Now, add the chicken, potatoes, tomatoes and broth.  I usually add about a half a cup of extra broth because I like this curry soupy. Reduce the heat, cover and simmer until the chicken and potatoes are cooked through, approximately 15 minutes. 

Remove the skillet from the heat and stir in the coconut milk and cilantro. 

I never make a smaller batch of this recipe, even if it’s just my husband and I eating it.  It makes great lunches for the rest of the week.  My co-workers are always jealous! 

For a printable version of this recipe click here.

Laurie is a naturalized American citizen, born in Zimbabwe. Her grandfather and great grandfather were missionaries in Africa and her parents stayed on until she was 8, when they immigrated to the states. She loves mentoring teenage girls and spending time with friends. On April 19 she and her husband will celebrate their 3 month anniversary.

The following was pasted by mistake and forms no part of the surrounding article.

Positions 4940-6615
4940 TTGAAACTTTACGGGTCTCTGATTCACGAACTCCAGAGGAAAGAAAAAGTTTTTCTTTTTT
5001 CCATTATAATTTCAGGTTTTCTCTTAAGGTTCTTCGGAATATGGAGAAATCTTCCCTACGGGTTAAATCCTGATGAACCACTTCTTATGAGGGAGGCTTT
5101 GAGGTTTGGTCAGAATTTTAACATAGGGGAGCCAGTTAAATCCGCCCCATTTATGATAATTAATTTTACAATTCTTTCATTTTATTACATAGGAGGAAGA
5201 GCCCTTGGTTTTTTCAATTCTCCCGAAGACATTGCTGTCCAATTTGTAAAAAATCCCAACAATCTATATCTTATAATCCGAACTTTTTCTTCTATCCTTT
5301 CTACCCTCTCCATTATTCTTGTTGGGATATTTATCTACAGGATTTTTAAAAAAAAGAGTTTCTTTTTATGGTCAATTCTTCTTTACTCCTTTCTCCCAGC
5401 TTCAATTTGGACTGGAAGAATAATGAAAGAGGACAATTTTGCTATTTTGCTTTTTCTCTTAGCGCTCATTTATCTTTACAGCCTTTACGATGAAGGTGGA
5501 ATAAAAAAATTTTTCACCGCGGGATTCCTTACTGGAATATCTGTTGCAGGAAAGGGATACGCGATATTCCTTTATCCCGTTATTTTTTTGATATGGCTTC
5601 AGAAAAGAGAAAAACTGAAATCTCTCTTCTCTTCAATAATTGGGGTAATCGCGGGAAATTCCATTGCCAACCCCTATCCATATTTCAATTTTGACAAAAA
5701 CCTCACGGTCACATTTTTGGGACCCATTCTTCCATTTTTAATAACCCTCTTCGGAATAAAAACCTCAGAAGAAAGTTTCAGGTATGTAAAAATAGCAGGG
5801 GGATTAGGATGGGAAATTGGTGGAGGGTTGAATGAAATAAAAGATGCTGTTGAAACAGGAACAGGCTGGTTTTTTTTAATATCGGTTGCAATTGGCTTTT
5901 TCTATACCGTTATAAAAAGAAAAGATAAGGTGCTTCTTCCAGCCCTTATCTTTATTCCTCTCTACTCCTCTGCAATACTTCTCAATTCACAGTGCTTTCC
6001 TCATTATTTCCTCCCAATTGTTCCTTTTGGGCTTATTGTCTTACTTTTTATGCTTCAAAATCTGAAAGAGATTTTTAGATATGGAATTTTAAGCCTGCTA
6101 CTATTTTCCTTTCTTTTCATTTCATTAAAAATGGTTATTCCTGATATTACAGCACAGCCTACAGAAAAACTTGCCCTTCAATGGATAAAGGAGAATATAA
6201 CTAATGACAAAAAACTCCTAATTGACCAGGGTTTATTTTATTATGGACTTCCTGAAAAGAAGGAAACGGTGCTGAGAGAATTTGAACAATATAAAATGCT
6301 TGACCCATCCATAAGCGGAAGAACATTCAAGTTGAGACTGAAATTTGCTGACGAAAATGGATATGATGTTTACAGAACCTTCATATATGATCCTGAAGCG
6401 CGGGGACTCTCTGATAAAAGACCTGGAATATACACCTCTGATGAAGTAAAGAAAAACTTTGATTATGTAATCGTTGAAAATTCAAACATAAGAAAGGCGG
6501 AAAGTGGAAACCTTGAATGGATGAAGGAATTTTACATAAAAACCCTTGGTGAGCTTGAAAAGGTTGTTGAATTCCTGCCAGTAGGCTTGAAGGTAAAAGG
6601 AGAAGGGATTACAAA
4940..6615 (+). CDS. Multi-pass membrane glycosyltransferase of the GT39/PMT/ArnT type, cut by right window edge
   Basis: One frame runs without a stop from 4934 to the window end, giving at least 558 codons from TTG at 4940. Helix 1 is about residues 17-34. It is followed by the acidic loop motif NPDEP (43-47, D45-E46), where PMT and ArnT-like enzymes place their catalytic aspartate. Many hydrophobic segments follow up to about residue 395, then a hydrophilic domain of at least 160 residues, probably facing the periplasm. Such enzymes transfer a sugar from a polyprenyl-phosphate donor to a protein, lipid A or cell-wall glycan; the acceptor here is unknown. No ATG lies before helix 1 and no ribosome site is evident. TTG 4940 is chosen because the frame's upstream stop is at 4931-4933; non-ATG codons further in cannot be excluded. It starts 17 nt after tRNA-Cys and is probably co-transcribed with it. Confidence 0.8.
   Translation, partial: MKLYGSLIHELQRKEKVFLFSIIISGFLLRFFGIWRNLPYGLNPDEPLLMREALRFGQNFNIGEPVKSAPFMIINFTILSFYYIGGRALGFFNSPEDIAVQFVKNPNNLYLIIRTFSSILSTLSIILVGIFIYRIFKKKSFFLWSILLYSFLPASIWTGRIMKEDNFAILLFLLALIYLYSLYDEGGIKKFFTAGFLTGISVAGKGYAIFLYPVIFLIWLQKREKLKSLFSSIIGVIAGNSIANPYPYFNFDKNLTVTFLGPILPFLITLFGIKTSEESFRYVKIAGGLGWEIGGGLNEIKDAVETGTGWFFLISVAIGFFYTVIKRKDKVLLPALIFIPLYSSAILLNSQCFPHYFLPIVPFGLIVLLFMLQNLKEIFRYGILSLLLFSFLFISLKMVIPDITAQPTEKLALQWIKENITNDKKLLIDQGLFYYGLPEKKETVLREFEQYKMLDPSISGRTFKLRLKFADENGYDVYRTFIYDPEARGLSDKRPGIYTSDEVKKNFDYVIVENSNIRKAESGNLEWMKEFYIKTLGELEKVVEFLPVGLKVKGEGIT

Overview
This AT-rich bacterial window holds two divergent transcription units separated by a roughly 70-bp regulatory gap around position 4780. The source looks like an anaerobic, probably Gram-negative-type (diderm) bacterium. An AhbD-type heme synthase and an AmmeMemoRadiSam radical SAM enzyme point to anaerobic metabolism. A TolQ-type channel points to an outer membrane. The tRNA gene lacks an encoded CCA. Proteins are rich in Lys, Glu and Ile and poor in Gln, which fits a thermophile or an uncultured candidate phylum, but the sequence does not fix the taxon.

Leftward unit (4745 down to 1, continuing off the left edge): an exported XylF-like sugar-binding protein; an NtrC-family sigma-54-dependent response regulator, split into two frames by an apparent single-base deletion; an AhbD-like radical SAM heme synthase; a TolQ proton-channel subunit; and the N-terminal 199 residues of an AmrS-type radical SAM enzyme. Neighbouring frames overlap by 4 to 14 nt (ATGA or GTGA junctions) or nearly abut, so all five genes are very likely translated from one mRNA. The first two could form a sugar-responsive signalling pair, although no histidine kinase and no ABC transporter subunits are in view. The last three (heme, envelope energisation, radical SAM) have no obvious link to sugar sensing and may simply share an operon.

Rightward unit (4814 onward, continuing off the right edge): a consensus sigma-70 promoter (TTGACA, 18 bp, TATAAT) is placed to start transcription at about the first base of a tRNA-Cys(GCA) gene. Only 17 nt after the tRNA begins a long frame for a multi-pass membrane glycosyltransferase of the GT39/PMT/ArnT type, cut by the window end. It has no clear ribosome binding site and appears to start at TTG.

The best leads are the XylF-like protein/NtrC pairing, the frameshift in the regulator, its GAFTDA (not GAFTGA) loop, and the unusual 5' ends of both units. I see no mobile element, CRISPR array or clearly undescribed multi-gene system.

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Tuesday, April 9, 2013

Inviting Salads Around Your Table

When we lived in Peru (South America), Nancy, a fellow missionary wife invited me to a luncheon at her house along with four other missionary wives. She wanted us to get together and enjoy a time of fellowship. Her plan was for each one of us to bring a different type of salad to share.

"So, Sharon," Nancy asked after I accepted her invitation, "What kind of salad will you bring? I don't want duplicates."

Salad? Salad means lettuce, tomatoes, and cucumbers, right? "Umm, I don't know, I guess I'll just bring a lettuce and tomato salad."

I don't think real fast on my feet. 

When I got there, she had prepared a beautiful salad from Southern Living magazine with a little fruit adornment on the top. Too pretty to eat...well almost.

I was embarrassed that I didn't know what other kinds of salads there were in the world!

Not too long after that we moved to Colombia (South America). My oldest son went to second grade at a school for missionary children. I was new to the country, raising three little ones, and following my husband around to the churches where he was preaching on Sundays. As a discussion leader at a ladies' Bible study, I had interaction with a lovely group of Colombian women, but I wanted some American friends, too.